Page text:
Editor’s Note: Predestination opens in limited release on Friday, January 9th, and is now available on VOD
“Luck is the residue of design,” proffers Predestination enigmatically in one of the many lines of dialogue that betray this as a movie with neither to its credit. Playing out like a slapdash Frankenstein’s monster of hokey time travel twists and sci-fi set design, this latest effort from Daybreakers helmers Michael and Peter Spierig hasn’t the fortune to feel even accidentally interesting as it trundles on interminably toward its terribly telegraphed endpoint. It makes, at least, an excellent argument for the corollary: bad design, in this instance, has left an almighty Murphy’s Law-tempting mess of residual bad luck for all involved. Inadvisable plot points, here, are many; irredeemable indulgences in the genre’s worst aspects follow on almost as a matter of course.
… the Spierigs haven’t so much created the sci-fi equivalent of a greatest hits album as a lousy collation of cover versions
It’s an apt indicator of both the script’s level of nuance and the movie’s own unremarkable course that Ethan Hawke’s esoteric yet expository intro voiceover concludes thus: “I guess you could say we were born into this job.” Indeed what better title to afford what feels like such a preordained fate of a film; its eventual insufficiencies appear less the consequence of artistic ineptitude than some grand cosmic injustice. That’s at least partially for the great reservoir of untapped potential that sits behind the scenes, spoiling: Hawke’s front-and-centre placement is an appreciably deceptive invite to a drama in which he plays second fiddle, the limelight instead shone on Sarah Snook’s androgynous stranger whose storied past has more to do than one might expect with Hawke’s time-hopping traveller.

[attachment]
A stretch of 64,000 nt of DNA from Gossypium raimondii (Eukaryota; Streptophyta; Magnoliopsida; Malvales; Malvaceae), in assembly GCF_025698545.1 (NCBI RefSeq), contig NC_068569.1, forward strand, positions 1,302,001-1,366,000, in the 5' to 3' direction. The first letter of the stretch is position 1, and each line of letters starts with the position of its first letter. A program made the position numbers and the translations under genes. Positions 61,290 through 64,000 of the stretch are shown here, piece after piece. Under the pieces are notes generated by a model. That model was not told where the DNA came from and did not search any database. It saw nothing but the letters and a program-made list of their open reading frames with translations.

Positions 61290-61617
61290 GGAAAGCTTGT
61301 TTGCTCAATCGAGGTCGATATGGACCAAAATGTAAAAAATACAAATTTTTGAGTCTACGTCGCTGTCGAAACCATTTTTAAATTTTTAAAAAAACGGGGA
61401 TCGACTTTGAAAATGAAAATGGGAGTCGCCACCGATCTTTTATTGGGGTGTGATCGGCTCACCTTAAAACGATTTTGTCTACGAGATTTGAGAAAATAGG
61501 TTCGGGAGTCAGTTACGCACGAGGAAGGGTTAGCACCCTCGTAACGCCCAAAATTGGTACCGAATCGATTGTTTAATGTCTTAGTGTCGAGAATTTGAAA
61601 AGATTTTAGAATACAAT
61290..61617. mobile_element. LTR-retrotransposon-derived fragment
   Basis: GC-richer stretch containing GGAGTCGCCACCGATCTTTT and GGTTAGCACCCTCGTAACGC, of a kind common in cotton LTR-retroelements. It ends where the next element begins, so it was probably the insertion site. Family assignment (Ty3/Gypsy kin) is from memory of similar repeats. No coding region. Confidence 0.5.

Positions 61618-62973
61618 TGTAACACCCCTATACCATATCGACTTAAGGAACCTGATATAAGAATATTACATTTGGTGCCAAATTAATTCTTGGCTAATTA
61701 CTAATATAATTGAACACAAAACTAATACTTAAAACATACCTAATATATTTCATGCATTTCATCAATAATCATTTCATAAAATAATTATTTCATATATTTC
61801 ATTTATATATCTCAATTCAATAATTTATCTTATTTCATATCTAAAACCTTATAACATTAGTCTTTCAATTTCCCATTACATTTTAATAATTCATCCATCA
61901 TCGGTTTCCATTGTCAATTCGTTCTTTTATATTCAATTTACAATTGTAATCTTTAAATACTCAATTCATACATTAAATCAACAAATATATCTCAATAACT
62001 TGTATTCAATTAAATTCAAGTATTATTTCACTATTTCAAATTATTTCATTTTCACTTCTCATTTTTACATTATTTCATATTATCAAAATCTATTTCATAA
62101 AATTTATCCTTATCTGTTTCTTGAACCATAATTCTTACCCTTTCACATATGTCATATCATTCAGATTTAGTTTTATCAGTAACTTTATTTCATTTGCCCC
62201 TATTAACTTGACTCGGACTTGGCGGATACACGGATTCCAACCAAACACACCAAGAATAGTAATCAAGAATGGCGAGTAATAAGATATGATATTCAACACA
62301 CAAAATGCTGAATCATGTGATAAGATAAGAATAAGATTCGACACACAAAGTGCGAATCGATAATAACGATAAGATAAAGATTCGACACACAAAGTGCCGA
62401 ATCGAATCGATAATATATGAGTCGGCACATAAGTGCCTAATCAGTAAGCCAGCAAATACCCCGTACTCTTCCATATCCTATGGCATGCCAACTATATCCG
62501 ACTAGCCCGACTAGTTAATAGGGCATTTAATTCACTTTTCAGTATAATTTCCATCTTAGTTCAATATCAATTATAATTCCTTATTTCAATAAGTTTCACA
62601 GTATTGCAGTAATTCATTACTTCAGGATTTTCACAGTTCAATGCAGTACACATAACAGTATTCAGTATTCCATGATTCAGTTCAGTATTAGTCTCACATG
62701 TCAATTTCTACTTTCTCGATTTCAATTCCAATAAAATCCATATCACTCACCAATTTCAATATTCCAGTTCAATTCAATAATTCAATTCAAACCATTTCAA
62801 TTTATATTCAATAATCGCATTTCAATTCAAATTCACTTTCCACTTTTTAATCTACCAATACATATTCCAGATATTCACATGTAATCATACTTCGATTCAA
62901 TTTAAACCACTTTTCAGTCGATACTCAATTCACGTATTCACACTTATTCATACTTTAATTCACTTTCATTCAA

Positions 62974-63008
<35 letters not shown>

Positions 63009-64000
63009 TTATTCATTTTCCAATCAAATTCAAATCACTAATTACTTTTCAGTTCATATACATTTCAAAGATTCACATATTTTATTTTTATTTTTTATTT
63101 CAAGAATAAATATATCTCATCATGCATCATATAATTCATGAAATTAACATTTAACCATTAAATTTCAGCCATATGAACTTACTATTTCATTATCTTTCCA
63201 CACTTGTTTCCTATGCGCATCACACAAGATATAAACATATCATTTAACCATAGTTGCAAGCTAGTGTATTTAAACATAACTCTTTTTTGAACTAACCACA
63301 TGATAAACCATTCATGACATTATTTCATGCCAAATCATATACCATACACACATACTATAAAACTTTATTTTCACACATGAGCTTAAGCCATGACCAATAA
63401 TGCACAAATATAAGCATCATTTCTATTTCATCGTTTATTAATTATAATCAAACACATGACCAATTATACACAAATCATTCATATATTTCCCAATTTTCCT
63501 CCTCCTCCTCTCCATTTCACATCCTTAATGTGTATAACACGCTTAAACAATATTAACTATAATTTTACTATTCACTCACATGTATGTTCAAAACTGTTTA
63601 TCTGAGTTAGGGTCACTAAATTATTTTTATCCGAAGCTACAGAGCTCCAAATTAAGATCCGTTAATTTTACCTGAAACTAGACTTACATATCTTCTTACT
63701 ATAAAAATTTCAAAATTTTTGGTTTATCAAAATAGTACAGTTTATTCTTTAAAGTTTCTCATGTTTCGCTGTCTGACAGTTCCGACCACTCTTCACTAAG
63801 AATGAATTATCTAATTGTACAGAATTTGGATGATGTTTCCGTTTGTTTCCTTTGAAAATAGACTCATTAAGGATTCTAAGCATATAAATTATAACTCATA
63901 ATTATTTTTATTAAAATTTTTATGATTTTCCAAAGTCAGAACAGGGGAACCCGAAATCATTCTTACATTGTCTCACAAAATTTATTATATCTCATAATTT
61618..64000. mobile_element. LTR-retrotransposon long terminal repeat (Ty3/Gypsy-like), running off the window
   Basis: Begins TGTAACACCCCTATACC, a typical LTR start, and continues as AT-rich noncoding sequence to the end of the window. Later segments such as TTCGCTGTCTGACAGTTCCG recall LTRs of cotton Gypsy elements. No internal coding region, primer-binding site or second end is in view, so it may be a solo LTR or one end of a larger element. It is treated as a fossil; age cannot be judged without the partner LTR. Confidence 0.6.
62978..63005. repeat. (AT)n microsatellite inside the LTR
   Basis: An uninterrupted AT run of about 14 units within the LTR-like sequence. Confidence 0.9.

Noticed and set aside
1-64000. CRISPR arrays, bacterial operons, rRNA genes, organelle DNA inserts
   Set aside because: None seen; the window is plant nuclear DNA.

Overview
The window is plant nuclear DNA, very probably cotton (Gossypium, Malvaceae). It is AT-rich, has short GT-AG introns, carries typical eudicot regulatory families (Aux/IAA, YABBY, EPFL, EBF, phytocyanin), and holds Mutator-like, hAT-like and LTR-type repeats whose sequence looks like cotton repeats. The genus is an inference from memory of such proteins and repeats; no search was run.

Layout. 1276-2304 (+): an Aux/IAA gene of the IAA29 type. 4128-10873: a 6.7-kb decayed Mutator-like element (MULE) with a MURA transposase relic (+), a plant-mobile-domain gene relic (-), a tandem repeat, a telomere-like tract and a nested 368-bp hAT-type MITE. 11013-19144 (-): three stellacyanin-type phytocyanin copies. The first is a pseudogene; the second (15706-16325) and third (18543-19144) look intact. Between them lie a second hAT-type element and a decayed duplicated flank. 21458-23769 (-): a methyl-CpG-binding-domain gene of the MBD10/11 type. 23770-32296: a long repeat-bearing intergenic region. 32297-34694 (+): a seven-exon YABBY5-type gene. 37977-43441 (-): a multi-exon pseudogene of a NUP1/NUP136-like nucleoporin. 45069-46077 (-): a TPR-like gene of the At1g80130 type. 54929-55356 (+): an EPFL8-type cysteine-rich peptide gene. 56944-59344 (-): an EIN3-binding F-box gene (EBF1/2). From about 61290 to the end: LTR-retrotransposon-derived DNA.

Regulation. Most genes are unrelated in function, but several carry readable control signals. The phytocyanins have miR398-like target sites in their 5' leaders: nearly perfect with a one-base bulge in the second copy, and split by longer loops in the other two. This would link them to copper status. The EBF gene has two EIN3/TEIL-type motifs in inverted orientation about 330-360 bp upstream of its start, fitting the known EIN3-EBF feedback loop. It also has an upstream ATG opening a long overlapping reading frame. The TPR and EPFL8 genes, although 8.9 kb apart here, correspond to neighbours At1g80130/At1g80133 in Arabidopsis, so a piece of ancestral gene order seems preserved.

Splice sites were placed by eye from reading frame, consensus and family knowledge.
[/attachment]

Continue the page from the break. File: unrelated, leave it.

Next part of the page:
Might, that is, unless one’s ever seen a film of this ilk before: in both bare concept—adapted from a short story by Robert A. Heinlein—and visual composition the brothers Spierig here prove themselves perfectly competent filmmakers, but a competent rehash of innumerable compelling predecessors all at once is scarcely sufficient. Here co-opting the iconography of RoboCop and production design of Men in Black, there aping the cyclical complexity of Primer and fate-fulfilling finality of Looper, the Spierigs haven’t so much created the sci-fi equivalent of a greatest hits album as a lousy collation of cover versions. Judicious jargon use only serves to deepen the dismal sense of disinterest; only with its interminable nonsense does the movie ever manage to convey what a “time distortion field” might be.
…whatever commendation the movie might earn for its inclusion of the erstwhile marginalised, there’s damnation aplenty awaiting in turn for the manner in which it’s nought but a mere plot point ploy
Oh, to dwell on what might be: if there’s an aspect of Predestination that warrants intrigue—and no small if that is—it’s in the central role for a character for whom gender identity is an issue. That it can’t quite be discussed is equally attributable to the sacred spoiler and the simple fact that it’s all utter hogswash anyway: whatever commendation the movie might earn for its inclusion of the erstwhile marginalised, there’s damnation aplenty awaiting in turn for the manner in which it’s nought but a mere plot point ploy. Thwarting both biology and psychology with its laissez-faire approach to logic, Predestination disregards just about everything but fulfilling the fate of its title with a dedication that couldn’t but be admirable—if not for its hapless, hopeless hilarity.
There’s achievement at least in managing somehow to conclude absurdly and obviously: the insufferable endpoint to which Predestination resolutely treks is at once too ridiculous to be foreseen and, yet, so symptomatically signposted as to be unmissable. It’s a curious contradiction indeed, and one infinitely more compelling than any of the many the narrative accidentally allows. As Hawke drones on over shabbily-shot flashback sequences, his consistently inquisitional voiceover a limp effort to conceal his minimal presence herein, you find yourself willing the movie toward its inevitably inane end, if only to get it all over with. “Time,” he drawls, “it catches up with all of us in this job”. Here is a film to make you feel the passage.
Predestination hasn’t the fortune to feel even accidentally interesting as it trundles on interminably toward its terribly telegraphed endpoint.